Additional one-off testing called bowel scope screening is gradually being introduced in England for everyone aged 55. As an outpatient, a thin, flexible camera (colonoscope) is used to look inside the lower part of the bowel and if necessary remove polyps or take biopsies of any suspicious areas.

NHS health checks
The NHS Health check programme is for adults in England aged 40 to 74. It’s designed to spot early signs of stroke, kidney disease, heart disease, type 2 diabetes or dementia. Those in the 40 to 74 age group without a pre-existing condition (i.e. not those already being checked), can expect to receive a letter from their GP or local authority inviting them to a free NHS Health Check every five years.

A healthcare professional (usually a nurse or healthcare assistant) will ask some simple questions about your lifestyle and family history, measure your height and weight, take blood pressure and do a blood test – often using a small finger prick test. This assesses your chances of getting heart disease, stroke, kidney disease and diabetes. If you’re over 65, you’ll also be told about signs and symptoms of dementia. You’ll then be given advice on lowering your risk of these conditions and maintaining or improving your health, including how to improve diet and the amount of physical activity you do, taking medicines to lower your blood pressure or cholesterol, losing weight or stopping smoking.

Cardiovascular screening
Your GP, practice nurse, or district nurse if you’re housebound, can do a general check of blood pressure, heart sounds, peripheral arteries, and lipid profile to assess your risk of cardiovascular disease. It’s not part of the national programme, but is often done opportunistically when you’re seeing them for other reasons. Men also get an ultrasound aortic aneurysm screening in their 65th year but women are considered lower risk. However if you feel you may be at risk you can discuss this test with your GP.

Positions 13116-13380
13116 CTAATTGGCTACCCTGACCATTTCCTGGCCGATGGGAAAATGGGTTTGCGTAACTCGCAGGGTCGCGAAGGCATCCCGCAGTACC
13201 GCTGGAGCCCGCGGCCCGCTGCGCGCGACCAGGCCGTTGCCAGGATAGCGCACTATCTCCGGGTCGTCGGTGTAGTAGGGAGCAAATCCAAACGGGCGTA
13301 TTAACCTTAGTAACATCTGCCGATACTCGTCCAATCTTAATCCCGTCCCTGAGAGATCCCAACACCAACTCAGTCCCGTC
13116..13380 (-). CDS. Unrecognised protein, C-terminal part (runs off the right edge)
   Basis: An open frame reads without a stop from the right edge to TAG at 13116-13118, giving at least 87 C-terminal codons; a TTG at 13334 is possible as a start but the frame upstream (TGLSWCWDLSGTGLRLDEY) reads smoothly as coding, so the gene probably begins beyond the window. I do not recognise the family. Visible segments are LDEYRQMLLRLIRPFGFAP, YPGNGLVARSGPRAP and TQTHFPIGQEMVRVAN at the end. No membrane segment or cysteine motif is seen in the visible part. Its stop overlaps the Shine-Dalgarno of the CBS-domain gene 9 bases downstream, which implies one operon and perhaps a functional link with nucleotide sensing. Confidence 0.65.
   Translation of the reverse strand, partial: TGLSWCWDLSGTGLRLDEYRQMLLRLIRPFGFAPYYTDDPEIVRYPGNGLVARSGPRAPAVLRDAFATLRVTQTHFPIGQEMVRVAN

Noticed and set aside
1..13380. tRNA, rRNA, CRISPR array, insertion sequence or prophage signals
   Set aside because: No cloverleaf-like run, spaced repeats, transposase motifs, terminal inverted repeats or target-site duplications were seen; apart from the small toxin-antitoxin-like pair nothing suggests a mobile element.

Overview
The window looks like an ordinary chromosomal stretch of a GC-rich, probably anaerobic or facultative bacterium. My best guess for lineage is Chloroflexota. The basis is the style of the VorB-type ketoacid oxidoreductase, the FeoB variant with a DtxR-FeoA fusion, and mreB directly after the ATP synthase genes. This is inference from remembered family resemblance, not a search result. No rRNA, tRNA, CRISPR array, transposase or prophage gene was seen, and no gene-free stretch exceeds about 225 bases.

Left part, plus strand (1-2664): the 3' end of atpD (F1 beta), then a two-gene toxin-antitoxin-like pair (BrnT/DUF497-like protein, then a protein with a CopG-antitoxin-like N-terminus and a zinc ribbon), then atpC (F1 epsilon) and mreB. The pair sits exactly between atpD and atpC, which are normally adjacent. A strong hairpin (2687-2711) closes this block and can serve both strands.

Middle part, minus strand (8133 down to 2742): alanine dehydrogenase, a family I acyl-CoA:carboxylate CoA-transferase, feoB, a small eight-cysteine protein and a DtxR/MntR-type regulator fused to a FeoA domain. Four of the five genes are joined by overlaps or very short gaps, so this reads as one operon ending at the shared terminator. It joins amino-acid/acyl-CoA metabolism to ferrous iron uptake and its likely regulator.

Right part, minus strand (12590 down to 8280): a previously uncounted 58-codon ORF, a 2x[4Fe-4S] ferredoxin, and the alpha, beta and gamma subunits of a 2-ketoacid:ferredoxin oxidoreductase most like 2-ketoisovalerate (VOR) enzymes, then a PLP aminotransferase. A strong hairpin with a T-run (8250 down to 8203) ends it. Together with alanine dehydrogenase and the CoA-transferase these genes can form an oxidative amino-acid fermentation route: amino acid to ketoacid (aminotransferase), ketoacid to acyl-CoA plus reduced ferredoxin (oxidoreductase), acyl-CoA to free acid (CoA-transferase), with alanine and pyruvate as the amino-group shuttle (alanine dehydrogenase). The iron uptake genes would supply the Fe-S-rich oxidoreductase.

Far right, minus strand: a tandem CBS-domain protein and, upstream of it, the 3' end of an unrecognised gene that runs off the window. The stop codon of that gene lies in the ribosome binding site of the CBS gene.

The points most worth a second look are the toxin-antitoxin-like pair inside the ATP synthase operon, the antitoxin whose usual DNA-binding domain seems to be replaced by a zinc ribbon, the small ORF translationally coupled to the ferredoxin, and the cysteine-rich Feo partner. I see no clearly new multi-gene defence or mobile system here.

Those at risk, as measured by their ‘Frax’ score, can get a screening DEXA scan of their bones and will then be advised about next steps to take, if any. This isn’t part of any national screening programme, but you can ask your GP to check your ‘Frax’ score if you feel you’re at risk, e.g. if you have a family history of osteoporosis, unexplained fractures, are on steroid medication or are a heavy smoker.

Other screening services
Pregnant women of any age may be offered NHS screening for a variety of conditions in pregnancy – e.g. for blood-borne diseases (hepatitis B/HIV/syphilis); chromosomal abnormalities such as Downs syndrome, Patau’s syndrome and Edwards syndrome; sickle cell disease and thalassaemia; and physical abnormalities (mid-pregnancy scan).

Patients with diabetes have retinal screening annually as part of a national programme to check for eye damage.

About the author

Gill Jenkins is a GP in Bristol with particular interest in lifestyle health, women’s health and travel. She is also a flight doctor monitoring and repatriating patients taken ill abroad.

Created Summer 2017

Copyright © The Menopause Exchange 2017